HIGHTOWER: When the People Lead

There's a wise bumper sticker that proclaims: "When the people lead, the leaders will follow."Well, America's corporate and governmental leaders recently tried to lead us down a rabbit path of deceit, but "we the people" balked ... and, instead, the leaders had to turn around and follow the people.The issue was whether or not a simple label was going to have any integrity. For decades, any product that had a "Made in the USA" label on it meant just that: the product was made in America. Period. The proponents of today's Alice-in-Wonderland global economy, however, wanted the Federal Trade Commission to proclaim that "Made in the USA" could also mean "Not Made in the USA." In their globaloney world, the USA label could have been applied to, say, a bicycle that was made entirely of foreign parts ... yet assembled in the USA.Multinational corporations wanted to have it both ways, making their products with cheap labor abroad while marketing them here as "American." Sure enough, with the support of the Clinton Administration, the FTC obliged them last May by proposing its diluted standard.That would have been that, except for one thing: You. As one opponent of this devious and deceitful deal put it: "When I see that label, it's like seeing the flag -- it's patriotism." Alerted by radio shows like mine, folks not only got agitated about this scam ... they got to agitating.Suddenly Congress, which had not opposed the FTC proposal, found its phone lines being melted by you outraged citizens. When our lawmakers realized that "We the People" were on the march, they rushed to get in front of the parade, with a majority of them sponsoring a resolution against changing the label. The result is that the FTC commissioners have now voted unanimously to reject their own proposal to tamper with the meaning of "Made in the USA."This is Jim Hightower saying ... It proves that people power still works ... when we apply enough of it.Source:"FTC drops plan to ease standard of 'Made in U.S.A.' by Robert Hershey Jr. New York Times: Dec.2, 1997. 'Made in USA': A standard undaunted in a global war" by Eric Schmitt. New York Times: Dec. 6, 1997.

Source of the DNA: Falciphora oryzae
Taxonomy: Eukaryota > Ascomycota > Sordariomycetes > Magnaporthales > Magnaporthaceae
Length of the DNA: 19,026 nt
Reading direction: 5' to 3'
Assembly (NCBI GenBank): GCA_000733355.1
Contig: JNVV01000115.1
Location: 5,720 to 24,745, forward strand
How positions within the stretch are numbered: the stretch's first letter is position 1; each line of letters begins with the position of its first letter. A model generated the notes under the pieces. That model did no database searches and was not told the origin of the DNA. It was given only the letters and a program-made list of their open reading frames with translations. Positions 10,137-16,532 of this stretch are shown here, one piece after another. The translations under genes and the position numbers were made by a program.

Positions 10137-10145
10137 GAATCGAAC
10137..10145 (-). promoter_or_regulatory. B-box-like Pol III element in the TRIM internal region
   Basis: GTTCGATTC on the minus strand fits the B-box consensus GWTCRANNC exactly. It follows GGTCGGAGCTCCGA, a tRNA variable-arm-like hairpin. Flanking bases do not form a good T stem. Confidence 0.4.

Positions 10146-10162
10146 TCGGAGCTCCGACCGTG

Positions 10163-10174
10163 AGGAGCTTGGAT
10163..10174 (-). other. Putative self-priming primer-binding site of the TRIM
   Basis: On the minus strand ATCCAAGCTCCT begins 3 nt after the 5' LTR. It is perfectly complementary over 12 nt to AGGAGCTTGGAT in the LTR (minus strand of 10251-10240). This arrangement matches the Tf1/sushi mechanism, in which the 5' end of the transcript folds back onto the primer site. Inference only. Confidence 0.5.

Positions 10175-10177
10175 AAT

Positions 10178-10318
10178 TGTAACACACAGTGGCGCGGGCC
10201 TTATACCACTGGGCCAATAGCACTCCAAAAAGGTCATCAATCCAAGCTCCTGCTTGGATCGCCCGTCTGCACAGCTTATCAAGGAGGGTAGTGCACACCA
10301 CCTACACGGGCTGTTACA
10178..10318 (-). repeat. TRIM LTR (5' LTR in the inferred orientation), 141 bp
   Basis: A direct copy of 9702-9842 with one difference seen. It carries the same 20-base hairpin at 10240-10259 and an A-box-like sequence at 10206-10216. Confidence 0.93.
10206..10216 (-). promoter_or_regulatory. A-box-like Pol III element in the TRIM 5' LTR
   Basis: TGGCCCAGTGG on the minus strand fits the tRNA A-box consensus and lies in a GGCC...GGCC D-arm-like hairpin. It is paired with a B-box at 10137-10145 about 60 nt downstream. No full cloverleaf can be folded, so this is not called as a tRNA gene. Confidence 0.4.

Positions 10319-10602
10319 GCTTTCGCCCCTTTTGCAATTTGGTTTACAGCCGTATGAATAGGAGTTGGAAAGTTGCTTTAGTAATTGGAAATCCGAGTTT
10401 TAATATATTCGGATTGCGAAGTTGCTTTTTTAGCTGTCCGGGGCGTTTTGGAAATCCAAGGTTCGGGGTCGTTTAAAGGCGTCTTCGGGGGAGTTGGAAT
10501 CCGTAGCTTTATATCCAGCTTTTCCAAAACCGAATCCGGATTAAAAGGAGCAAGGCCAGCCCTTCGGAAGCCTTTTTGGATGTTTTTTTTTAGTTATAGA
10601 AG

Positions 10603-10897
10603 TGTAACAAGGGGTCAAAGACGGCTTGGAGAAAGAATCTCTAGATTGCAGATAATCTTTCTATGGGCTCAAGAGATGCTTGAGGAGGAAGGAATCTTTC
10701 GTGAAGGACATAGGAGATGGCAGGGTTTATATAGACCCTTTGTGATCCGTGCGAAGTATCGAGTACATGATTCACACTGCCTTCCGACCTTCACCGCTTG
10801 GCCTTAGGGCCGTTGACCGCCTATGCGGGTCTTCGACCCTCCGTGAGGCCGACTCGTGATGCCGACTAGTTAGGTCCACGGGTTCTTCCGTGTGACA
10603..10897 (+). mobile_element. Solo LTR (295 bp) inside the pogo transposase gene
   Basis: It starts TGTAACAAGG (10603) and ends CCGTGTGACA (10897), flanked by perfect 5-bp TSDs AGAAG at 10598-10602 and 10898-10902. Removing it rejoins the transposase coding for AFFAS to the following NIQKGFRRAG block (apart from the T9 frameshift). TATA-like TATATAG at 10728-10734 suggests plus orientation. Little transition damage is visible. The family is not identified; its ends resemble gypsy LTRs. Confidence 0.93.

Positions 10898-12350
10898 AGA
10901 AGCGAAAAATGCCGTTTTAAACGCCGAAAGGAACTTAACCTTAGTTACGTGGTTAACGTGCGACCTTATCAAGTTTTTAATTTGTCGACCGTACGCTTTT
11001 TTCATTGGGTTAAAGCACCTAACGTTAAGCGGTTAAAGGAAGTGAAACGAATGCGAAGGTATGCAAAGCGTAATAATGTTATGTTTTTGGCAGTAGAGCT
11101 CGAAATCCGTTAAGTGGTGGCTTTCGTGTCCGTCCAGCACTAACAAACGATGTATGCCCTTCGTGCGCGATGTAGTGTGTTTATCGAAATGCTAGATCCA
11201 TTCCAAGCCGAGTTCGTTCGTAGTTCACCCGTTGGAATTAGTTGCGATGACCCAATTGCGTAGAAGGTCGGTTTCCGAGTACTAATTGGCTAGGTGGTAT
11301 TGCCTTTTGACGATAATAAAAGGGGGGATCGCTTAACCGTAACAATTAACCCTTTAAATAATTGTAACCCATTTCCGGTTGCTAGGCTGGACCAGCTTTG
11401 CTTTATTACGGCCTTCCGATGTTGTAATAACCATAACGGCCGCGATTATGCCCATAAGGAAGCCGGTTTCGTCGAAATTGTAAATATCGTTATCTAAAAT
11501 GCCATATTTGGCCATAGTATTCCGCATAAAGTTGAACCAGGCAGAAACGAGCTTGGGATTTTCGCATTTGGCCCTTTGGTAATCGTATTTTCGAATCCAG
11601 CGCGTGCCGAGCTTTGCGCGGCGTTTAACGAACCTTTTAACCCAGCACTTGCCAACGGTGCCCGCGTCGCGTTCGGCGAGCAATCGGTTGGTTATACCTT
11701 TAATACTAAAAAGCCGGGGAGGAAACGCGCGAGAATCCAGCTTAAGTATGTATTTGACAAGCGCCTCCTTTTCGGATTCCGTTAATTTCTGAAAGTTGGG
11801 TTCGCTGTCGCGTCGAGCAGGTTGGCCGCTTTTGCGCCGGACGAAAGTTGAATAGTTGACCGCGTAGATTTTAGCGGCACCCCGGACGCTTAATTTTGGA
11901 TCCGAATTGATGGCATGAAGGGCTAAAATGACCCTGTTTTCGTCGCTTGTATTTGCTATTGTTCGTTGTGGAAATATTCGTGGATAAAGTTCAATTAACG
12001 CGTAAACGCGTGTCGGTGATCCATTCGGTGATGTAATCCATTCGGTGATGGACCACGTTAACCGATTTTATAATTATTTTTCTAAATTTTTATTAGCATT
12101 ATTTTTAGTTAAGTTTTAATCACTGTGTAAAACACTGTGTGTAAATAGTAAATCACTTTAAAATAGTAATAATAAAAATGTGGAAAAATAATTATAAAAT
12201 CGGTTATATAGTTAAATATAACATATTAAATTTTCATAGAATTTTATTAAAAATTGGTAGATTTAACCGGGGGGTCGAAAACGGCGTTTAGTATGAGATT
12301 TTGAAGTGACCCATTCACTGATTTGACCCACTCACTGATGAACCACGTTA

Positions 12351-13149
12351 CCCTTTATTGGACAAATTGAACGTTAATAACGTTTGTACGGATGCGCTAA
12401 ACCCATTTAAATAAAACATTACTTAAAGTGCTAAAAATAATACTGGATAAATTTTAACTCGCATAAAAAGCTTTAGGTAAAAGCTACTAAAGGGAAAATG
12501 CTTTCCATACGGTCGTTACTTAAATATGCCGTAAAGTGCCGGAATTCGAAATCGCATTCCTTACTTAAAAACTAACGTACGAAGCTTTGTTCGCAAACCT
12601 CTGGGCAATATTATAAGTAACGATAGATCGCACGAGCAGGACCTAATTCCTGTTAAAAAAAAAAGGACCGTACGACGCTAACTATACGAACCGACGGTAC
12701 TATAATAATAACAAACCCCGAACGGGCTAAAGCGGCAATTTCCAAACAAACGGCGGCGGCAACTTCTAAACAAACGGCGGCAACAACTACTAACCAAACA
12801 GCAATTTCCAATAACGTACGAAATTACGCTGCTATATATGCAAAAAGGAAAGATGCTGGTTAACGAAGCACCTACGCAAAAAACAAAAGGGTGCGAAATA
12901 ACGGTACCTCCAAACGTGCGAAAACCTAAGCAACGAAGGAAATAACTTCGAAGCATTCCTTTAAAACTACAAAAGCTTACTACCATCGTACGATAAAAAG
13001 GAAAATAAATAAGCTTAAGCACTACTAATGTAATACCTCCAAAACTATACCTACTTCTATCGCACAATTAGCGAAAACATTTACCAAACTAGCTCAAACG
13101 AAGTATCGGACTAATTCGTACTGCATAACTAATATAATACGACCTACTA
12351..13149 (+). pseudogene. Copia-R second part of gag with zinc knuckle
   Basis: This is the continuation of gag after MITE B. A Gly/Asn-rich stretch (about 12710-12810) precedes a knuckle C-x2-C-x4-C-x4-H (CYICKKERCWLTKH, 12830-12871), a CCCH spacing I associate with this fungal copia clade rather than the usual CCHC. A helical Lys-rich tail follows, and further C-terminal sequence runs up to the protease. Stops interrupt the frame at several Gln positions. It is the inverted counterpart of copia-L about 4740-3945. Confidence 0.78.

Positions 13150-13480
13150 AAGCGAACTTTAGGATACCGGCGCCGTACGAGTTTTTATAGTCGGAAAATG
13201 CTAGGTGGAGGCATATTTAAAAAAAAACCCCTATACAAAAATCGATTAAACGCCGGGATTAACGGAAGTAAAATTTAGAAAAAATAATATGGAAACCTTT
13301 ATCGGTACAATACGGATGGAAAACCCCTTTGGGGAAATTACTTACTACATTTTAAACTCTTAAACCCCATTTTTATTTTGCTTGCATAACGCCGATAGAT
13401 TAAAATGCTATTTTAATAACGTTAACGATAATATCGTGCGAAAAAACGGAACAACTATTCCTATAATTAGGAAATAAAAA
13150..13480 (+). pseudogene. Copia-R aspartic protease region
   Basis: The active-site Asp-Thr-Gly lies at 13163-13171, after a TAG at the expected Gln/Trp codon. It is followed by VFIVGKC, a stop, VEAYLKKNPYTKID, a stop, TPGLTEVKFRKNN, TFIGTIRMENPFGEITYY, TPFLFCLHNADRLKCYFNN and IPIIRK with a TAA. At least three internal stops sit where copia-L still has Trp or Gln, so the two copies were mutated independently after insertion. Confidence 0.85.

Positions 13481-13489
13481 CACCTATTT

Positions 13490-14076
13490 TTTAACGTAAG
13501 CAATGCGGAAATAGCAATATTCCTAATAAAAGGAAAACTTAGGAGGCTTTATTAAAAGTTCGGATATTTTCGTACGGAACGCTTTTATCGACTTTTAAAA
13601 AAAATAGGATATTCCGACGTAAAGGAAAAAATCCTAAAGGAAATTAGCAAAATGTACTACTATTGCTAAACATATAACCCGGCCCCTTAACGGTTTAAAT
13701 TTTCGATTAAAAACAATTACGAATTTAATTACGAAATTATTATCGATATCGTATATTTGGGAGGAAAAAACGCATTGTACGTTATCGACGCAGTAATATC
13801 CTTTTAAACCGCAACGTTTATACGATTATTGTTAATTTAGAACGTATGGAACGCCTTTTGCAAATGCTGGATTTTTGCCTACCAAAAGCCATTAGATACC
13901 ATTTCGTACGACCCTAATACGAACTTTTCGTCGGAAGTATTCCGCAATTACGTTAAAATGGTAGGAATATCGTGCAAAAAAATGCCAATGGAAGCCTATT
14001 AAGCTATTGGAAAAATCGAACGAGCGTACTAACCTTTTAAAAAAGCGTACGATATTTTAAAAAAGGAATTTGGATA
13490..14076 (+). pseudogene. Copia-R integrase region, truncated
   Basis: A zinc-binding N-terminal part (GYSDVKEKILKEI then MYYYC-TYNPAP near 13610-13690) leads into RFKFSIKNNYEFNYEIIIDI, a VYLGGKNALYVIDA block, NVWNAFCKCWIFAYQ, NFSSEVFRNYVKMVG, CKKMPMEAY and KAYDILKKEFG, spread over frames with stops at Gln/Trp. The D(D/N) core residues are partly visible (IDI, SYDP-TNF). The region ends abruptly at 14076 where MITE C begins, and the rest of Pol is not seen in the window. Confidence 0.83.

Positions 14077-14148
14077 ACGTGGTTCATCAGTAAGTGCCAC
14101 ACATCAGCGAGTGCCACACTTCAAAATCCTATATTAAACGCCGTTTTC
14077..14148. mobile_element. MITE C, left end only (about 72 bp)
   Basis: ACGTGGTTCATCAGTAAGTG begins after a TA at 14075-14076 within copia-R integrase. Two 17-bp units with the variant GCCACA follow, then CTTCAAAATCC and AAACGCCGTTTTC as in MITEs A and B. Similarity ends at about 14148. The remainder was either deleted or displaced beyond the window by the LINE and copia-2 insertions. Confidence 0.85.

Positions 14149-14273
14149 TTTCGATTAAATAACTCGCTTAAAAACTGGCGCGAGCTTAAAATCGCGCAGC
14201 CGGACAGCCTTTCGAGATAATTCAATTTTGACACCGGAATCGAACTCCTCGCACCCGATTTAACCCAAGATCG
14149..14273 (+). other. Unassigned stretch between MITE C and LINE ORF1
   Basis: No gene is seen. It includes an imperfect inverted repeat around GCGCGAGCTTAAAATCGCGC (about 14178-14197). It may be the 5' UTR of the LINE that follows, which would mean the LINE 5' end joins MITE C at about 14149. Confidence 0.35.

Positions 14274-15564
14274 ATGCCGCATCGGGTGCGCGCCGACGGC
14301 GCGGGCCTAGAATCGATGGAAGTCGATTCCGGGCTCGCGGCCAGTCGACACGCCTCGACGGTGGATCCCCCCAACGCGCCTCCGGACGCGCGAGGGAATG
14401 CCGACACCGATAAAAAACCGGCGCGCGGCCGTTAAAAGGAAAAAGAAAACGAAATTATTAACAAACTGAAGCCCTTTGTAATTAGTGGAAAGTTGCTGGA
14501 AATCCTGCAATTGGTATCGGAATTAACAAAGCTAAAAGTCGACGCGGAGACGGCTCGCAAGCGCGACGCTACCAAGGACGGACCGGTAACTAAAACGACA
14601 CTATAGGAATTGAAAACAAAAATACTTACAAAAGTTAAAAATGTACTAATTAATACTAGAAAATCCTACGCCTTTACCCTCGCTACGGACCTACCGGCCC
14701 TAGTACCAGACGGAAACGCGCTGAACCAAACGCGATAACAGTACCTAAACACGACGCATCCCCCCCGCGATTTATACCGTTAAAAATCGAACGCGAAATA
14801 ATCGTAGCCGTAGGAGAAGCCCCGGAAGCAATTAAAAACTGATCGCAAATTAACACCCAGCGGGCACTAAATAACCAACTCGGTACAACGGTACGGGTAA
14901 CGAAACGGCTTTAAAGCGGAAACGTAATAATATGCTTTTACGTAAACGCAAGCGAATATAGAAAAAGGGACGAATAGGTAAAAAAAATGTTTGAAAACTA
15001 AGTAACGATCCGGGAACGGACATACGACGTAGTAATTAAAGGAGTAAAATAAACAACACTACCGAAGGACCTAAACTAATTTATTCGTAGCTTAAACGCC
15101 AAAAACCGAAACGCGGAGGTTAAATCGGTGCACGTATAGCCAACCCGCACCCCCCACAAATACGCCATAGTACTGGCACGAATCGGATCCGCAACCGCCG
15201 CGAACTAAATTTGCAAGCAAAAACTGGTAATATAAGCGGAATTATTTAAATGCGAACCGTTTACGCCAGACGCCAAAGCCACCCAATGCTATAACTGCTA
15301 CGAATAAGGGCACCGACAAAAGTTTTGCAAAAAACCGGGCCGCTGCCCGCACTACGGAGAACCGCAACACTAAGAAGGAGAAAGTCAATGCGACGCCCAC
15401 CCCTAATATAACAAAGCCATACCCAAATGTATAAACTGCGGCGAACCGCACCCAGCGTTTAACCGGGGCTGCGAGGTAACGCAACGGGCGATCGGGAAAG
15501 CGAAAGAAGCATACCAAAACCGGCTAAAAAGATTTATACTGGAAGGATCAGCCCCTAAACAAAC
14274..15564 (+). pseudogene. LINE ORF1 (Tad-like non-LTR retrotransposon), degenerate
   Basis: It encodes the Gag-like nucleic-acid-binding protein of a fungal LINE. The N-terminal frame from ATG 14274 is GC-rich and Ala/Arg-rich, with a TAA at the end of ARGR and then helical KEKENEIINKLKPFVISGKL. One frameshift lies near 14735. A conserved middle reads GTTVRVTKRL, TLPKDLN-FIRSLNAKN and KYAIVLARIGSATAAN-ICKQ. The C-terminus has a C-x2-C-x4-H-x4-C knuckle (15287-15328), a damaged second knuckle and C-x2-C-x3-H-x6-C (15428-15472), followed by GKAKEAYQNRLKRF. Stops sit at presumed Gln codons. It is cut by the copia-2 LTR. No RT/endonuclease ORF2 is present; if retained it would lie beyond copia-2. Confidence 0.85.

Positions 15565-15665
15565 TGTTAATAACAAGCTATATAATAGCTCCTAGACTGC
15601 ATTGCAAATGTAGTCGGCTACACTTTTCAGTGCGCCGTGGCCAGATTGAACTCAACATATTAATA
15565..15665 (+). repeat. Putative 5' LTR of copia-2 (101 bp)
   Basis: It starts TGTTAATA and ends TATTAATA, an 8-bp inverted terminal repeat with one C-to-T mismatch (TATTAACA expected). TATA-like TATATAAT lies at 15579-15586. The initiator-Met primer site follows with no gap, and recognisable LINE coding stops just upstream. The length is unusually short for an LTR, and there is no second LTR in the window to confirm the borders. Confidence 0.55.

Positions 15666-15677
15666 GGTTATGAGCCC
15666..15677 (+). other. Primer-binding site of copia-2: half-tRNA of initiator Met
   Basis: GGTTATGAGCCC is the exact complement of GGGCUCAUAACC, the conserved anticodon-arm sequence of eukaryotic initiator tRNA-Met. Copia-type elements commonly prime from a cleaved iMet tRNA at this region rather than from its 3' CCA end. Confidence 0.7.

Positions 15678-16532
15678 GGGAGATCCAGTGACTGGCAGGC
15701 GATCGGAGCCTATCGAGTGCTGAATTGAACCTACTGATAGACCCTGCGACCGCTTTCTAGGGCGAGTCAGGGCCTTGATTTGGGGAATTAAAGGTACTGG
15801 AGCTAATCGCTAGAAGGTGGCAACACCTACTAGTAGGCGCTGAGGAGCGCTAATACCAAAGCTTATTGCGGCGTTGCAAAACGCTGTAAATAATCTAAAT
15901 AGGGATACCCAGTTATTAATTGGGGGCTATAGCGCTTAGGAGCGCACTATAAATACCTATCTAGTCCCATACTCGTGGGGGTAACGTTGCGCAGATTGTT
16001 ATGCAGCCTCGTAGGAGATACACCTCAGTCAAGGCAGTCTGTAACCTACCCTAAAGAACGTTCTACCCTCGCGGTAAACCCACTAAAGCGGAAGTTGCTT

ACLU By ACLUSponsored

Imagine you've forgotten once again the difference between a gorilla and a chimpanzee, so you do a quick Google image search of “gorilla." But instead of finding images of adorable animals, photos of a Black couple pop up.

Is this just a glitch in the algorithm? Or, is Google an ad company, not an information company, that's replicating the discrimination of the world it operates in? How can this discrimination be addressed and who is accountable for it?

“These platforms are encoded with racism," says UCLA professor and best-selling author of Algorithms of Oppression, Dr. Safiya Noble. “The logic is racist and sexist because it would allow for these kinds of false, misleading, kinds of results to come to the fore…There are unfortunately thousands of examples now of harm that comes from algorithmic discrimination."

On At Liberty this week, Dr. Noble joined us to discuss what she calls “algorithmic oppression," and what needs to be done to end this kind of bias and dismantle systemic racism in software, predictive analytics, search platforms, surveillance systems, and other technologies.

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